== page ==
In the mid-1990s, I saw Dave Barry when he came through Albuquerque on a book tour promoting “Dave Barry’s Guide to Guys.”
I had no idea he wrote a humor column for the Miami Herald, or how funny he was. I have been reading his work ever since.
Barry’s latest book, “Lessons from Lucy: The Simple Joys of an Old, Happy Dog,” addresses aging.
He writes about turning 70 and the inevitability of death:
“If our lives were movie credits, we’d be way down at the bottom, past the assistant gerbil wrangler. If our lives were Cheez-It bags, we’d be at the stage where you hold the bag up and tilt it into your mouth to get the last crumbs. In other words: The End Is in Sight.” (p. 24)
Wanting the last chapter of his life to be more emotionally satisfying than previous chapters, Barry studies his 10-year-old dog, Lucy.
Although her muzzle is graying and her body is slowing down, Lucy is every bit as happy as she was at 1.
Barry wants to know what Lucy does that enables her to be so joyful.
After careful study and many anecdotes about the Lawn Rangers, Hurricane Irma and a French poodle named Mistral, Barry arrives at Lucy’s seven life lessons, which include making new friends while keeping the old, remembering to have fun, letting go of anger and never lying unless “you have a really good reason, which you probably don’t.” (p. 177)
Barry is the first to admit, he’s no Lucy. Although he’s made a living being funny, Barry is shy.
He doesn’t like meeting new people, but he vows, in an effort to improve his life, he will emulate Lucy by looking new people straight in the eye and “with a welcoming attitude…thrust [his] snout into their groins.” (p. 36)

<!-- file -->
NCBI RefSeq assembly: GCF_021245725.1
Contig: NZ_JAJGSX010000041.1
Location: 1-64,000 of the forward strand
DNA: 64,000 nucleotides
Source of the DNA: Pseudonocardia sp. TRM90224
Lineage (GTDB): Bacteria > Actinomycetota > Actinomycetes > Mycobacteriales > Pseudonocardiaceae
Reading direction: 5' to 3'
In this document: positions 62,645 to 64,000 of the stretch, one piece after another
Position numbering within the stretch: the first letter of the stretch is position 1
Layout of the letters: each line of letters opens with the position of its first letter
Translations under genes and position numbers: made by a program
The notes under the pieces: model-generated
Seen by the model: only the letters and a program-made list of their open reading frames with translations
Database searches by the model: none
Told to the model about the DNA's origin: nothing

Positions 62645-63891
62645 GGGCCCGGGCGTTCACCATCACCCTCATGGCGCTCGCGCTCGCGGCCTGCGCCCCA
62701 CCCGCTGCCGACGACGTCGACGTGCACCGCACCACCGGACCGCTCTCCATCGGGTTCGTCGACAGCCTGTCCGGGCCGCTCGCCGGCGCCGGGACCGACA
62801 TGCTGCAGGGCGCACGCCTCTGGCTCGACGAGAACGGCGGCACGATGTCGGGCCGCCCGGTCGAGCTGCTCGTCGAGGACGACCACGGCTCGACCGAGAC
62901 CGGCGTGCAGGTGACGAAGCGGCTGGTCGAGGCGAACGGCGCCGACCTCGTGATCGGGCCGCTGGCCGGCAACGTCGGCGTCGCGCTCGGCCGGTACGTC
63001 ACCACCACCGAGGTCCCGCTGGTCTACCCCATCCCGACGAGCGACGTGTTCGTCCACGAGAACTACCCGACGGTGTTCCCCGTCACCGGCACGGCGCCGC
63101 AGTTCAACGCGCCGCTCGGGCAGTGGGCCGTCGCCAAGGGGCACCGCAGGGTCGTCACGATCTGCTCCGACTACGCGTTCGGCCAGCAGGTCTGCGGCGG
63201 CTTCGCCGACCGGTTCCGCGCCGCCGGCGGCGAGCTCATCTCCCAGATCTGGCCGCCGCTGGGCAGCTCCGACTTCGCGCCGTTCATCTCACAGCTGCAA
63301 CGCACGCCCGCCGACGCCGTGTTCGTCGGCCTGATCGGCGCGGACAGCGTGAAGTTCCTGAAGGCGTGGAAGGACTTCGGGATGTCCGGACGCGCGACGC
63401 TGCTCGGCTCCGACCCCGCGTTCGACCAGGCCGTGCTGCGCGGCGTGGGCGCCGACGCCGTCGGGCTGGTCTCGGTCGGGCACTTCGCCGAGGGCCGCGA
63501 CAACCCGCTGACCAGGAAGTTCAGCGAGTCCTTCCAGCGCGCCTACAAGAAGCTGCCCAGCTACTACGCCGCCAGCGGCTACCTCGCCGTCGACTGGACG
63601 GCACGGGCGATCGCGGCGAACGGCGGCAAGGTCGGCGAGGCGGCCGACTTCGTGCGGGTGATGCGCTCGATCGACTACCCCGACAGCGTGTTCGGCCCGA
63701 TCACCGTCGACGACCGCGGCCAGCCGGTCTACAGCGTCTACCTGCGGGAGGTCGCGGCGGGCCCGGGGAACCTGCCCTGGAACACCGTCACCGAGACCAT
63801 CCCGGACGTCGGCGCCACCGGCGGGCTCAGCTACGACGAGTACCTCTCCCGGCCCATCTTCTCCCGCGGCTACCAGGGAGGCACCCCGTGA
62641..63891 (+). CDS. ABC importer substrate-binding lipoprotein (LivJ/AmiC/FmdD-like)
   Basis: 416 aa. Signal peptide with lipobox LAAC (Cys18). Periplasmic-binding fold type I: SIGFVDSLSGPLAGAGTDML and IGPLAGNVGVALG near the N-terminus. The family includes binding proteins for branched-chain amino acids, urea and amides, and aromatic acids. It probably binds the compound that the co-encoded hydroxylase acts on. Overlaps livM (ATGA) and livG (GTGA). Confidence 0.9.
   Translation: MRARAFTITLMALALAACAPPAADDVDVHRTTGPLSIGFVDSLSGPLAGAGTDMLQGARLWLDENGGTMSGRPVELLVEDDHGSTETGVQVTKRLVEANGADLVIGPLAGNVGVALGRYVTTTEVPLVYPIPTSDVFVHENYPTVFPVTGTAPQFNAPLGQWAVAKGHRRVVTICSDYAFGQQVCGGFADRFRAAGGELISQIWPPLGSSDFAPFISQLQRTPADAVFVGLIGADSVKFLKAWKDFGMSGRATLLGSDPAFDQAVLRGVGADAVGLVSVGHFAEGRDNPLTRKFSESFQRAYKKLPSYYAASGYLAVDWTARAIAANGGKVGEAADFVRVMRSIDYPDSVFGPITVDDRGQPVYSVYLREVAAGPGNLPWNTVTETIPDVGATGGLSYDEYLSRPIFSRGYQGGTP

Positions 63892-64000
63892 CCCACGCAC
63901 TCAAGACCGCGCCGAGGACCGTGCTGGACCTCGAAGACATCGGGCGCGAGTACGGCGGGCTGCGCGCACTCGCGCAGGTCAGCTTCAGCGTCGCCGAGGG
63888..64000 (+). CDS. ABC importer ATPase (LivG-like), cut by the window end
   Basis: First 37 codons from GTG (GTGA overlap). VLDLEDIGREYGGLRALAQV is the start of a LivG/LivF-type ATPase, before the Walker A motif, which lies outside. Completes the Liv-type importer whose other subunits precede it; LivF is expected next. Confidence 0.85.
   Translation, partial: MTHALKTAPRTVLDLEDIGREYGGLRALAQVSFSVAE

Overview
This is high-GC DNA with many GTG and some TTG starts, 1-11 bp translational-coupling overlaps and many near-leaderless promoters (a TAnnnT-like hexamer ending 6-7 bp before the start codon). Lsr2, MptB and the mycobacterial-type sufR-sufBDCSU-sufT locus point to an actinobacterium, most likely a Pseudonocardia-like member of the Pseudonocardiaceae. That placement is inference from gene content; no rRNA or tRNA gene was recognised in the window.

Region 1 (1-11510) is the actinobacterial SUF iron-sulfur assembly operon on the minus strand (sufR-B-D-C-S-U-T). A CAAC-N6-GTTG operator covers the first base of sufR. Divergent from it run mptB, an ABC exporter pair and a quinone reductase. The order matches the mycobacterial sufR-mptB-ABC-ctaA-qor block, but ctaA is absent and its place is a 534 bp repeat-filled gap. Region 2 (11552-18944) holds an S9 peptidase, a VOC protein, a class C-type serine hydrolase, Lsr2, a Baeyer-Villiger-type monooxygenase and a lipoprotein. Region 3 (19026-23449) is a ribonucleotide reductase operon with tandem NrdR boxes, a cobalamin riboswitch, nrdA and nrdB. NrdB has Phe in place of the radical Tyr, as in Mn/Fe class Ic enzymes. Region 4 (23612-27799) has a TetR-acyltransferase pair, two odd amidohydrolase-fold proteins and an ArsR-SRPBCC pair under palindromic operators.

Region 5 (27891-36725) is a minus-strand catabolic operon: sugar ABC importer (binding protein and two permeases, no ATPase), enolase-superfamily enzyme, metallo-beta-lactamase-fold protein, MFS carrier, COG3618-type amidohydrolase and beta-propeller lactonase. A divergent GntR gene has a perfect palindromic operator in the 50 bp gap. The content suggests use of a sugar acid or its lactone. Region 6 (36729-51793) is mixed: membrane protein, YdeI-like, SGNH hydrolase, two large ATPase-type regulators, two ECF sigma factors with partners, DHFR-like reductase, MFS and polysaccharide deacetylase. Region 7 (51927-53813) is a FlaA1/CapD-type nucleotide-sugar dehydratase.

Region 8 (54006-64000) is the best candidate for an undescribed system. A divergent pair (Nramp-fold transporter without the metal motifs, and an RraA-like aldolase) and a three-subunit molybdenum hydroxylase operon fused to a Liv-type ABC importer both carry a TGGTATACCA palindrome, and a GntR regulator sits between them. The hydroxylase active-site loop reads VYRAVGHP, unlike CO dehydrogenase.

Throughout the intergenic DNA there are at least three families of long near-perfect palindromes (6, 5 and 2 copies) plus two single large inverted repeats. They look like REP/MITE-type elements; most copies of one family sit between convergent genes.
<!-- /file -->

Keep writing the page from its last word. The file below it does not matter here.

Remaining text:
He hastens to add he’s just kidding about the groin greeting.
Although the primary audience for “Lessons from Lucy” is probably those over 60, I’d recommend this book to anyone who wants — or needs — to laugh.
Barry’s contrasting the way older people take pictures with cell phones with the way younger people do is laugh-out-loud funny for anyone.
Likewise, his description of Brussels sprouts as “the severed heads of Martian fetuses” (p. 2) and his revulsion for scallops, which he discovers have eyes, have little to do with aging.
Barry moves easily from humor to pathos. His 1990 “Dave Barry Turns 40” was filled with funny vignettes about getting older and how to determine if you were grown-up, based on “scientific” studies. Yet, Barry included a chapter addressing his mother’s suicide.
Although there is no suicide in “Lessons from Lucy,” a genuine sadness permeates the book.
Barry writes about funerals he’s attended, friends he’s lost and how lives change as we age, and he acknowledges that neither he nor Lucy will be around much longer.
How do we grapple with our own mortality? I admire humorists who make me think.
I recommend this book. It will make you laugh, and it may make you cry.
(Maureen Cooke has been writing, editing and teaching others to write for the past 30 years. Currently, she’s working on a mystery novel and a memoir. She’s a member of the Corrales Writers’ Group.)